Highlights of Mexico (8): Monte Alban and more Oaxaca

Day 5 was Easter Sunday and we were woken up from about 6 am with very loud fireworks celebrating that the Lord had risen. Then the covers were taken off some of the birdcages in the courtyard and the dawn chorus started. Next church bells began to toll calling the faithful to mass. All in all, a lively start to the day in downtown Oaxaca City.

Breakfast was in the restaurant and the television had some news for us. Mexico’s federal police announced that they had just detained in Oaxaca state a man identified as one of the top money launderers for drug lord Joaquin “El Chapo” Guzman.

Our morning excursion – starting at 8.30 am – was to the ruins of Monte Alban where we spent three hours, mostly walking around the huge site, but finishing at a small museum and the cafe. It is located on a high plateau overlooking the city and approached by a long, winding, and steep road.

Located just west of Oaxaca City, Monte Alban was the ancient capital of the Zapotecs and was later inhabited by the conquering Mixtecs. Archaeologists have divided the history of Monte Alban into five phases: Phase I – up to about 200 BC when the town grew to a population of about 10,000; Phase II – between 200 BC and 350 AD when the town became dominant in the region; Phase III – from about 350-700 when the city was at its peak with a population of between 25,000-35,000; Phase IV – between 700-950 when the city was abandoned and fell into ruins; and Phase V – between 950-1521 when there was minimal activity. Today it is a UN World Heritage site.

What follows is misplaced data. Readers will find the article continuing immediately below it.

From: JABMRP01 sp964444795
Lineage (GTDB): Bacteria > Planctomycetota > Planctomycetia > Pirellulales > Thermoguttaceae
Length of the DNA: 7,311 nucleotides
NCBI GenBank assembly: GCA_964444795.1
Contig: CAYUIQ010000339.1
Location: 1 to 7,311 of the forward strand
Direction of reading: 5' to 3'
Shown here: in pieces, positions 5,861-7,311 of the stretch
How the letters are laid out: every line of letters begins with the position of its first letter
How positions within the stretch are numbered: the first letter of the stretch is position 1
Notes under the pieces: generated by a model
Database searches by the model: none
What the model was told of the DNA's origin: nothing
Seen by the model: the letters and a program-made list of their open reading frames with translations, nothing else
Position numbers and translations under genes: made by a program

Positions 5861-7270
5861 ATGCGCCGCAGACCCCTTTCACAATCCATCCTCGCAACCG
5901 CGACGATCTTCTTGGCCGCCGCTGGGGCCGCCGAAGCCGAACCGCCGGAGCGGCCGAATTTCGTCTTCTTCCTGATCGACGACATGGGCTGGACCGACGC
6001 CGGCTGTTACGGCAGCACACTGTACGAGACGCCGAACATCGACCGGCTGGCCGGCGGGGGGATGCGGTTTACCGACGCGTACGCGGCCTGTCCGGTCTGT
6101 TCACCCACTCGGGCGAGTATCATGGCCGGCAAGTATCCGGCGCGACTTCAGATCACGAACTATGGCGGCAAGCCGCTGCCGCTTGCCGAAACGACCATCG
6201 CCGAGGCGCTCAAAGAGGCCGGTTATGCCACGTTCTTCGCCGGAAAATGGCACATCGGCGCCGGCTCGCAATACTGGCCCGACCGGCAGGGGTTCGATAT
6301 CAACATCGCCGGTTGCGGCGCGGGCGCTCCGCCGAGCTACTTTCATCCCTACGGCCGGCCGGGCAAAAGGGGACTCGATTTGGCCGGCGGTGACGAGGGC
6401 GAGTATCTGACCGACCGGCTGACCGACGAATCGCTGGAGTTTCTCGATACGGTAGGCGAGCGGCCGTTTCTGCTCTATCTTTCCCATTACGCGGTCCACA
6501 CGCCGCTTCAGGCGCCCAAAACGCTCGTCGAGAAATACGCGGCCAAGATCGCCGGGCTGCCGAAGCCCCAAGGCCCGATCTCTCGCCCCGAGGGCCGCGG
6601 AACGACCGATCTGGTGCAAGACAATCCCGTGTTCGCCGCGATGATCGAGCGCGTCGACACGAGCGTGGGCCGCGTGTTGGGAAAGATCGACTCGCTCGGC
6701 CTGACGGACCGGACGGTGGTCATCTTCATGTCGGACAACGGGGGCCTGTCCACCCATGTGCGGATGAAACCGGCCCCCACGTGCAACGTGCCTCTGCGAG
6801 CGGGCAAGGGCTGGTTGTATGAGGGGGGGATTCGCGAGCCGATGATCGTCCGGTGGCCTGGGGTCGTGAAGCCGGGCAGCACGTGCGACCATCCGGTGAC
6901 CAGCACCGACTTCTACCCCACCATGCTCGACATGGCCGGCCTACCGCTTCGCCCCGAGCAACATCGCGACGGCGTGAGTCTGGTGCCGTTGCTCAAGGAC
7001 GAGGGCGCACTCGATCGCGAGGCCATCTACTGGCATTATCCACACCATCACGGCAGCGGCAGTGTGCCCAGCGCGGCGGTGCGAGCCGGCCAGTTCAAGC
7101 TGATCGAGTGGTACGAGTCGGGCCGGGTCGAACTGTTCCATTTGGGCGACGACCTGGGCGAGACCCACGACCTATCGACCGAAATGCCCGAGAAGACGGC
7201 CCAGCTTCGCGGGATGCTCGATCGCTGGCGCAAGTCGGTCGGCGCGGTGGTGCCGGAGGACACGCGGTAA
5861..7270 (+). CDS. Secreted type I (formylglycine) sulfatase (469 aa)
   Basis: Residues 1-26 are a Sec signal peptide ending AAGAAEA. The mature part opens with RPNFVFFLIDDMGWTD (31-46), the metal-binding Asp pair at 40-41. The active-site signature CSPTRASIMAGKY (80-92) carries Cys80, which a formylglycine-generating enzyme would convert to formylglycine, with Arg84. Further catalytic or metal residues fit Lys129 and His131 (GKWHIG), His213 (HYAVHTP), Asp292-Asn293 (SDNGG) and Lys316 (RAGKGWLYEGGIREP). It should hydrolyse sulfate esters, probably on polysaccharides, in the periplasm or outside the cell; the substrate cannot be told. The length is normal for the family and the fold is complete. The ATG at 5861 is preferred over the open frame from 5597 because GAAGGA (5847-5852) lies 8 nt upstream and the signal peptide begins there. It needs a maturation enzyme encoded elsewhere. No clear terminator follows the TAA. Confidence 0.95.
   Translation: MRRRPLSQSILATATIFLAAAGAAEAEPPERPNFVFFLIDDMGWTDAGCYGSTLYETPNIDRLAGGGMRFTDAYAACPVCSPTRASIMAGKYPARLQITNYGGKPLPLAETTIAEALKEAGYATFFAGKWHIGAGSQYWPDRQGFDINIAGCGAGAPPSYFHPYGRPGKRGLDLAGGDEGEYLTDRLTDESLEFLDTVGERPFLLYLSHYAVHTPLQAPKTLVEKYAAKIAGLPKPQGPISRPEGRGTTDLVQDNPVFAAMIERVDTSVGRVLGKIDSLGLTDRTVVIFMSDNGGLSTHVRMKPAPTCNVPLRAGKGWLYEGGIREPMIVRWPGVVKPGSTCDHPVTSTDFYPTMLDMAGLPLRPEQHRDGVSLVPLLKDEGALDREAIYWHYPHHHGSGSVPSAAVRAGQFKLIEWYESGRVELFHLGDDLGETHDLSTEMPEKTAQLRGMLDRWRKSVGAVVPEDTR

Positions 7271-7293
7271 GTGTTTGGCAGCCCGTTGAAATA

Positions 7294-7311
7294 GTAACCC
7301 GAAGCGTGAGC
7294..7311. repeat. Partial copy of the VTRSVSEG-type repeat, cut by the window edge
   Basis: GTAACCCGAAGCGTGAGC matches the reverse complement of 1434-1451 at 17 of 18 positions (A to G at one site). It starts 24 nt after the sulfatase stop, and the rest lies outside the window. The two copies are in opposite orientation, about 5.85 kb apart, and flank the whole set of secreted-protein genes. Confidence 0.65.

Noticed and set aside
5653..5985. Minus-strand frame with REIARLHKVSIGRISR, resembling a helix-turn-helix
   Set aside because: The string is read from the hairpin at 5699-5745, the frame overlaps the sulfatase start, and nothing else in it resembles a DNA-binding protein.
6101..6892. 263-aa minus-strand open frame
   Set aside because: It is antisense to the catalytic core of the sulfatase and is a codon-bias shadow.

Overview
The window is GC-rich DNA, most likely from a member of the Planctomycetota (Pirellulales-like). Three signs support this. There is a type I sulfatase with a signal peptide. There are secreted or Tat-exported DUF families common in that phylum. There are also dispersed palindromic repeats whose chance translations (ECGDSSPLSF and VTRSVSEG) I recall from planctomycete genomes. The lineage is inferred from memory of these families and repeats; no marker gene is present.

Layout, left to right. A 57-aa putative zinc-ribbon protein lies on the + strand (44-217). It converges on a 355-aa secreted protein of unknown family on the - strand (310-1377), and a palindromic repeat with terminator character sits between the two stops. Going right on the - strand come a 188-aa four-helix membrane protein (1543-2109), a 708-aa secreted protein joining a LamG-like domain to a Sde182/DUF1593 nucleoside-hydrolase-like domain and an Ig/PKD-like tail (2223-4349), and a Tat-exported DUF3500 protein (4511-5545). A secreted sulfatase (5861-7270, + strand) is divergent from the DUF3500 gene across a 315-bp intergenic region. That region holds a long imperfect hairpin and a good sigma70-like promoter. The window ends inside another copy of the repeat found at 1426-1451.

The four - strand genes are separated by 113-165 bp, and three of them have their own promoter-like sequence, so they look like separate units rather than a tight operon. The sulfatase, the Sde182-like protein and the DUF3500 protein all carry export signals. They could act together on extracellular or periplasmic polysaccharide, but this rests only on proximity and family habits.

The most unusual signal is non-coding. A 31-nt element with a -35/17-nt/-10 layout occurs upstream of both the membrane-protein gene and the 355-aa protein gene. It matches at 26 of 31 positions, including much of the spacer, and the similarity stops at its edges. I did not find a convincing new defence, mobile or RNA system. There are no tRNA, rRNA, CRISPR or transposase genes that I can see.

We were surprised at the extensive nature of the site and pleased that Jose had suggested we reached it early to avoid the worst of the crowds and the heat. At the heart of the excavations which started in 1931 is the Great Plaza which is over 300 metres (980 feet) long with a variable width averaging about 160 metres (520 feet). There are tall temples with wide stone staircases and various tombs and religious buildings plus a sunken patio and a ball court.

We were back at the hotel at 12.30 pm and the official programme for the rest of the day was “at leisure” – a chance to rest and recover in preparation for two flights and another Mexican state tomorrow. After a short sleep, Roger and Vee went out for a couple of hours to stroll around the nearby Zocalo area. First, just north of the Zocalo in the adjoining square of Alameda de Leon, we visited Oaxaca’s Cathedral. Construction of this version began in 1553 and (several earthquakes later) concluded in the 18th century.

Then, in Zocalo itself, we had a leisurely lunch in a restaurant called “El Portal del Marques” where we shared a club sandwich and each had a dessert (apple strudel for Vee and banana split for Roger). We sat on a covered terrace looking out over the square so that we could shelter from the bright sun and indulge in a favourite sport of people-watching: lots of very colourful clothes, lots of enormous stomachs, lots of babies and children, lots of hawkers and musicians, and policemen always walking round in threes.

Later, when it was nighttime, we returned to the Alameda and Zocalo squares and found an even more magical atmosphere. The squares and the restaurants were full of people and alive with noise. As well as the usual stalls and hawkers, there were all sorts of entertainers. A three-piece musical group had lots of locals dancing salsa with panache. A woman in mask and dress decorated with skulls offered children slips of paper from a special box. A crowd watched on a huge television screen a football match between Oaxaca and another Mexican team.


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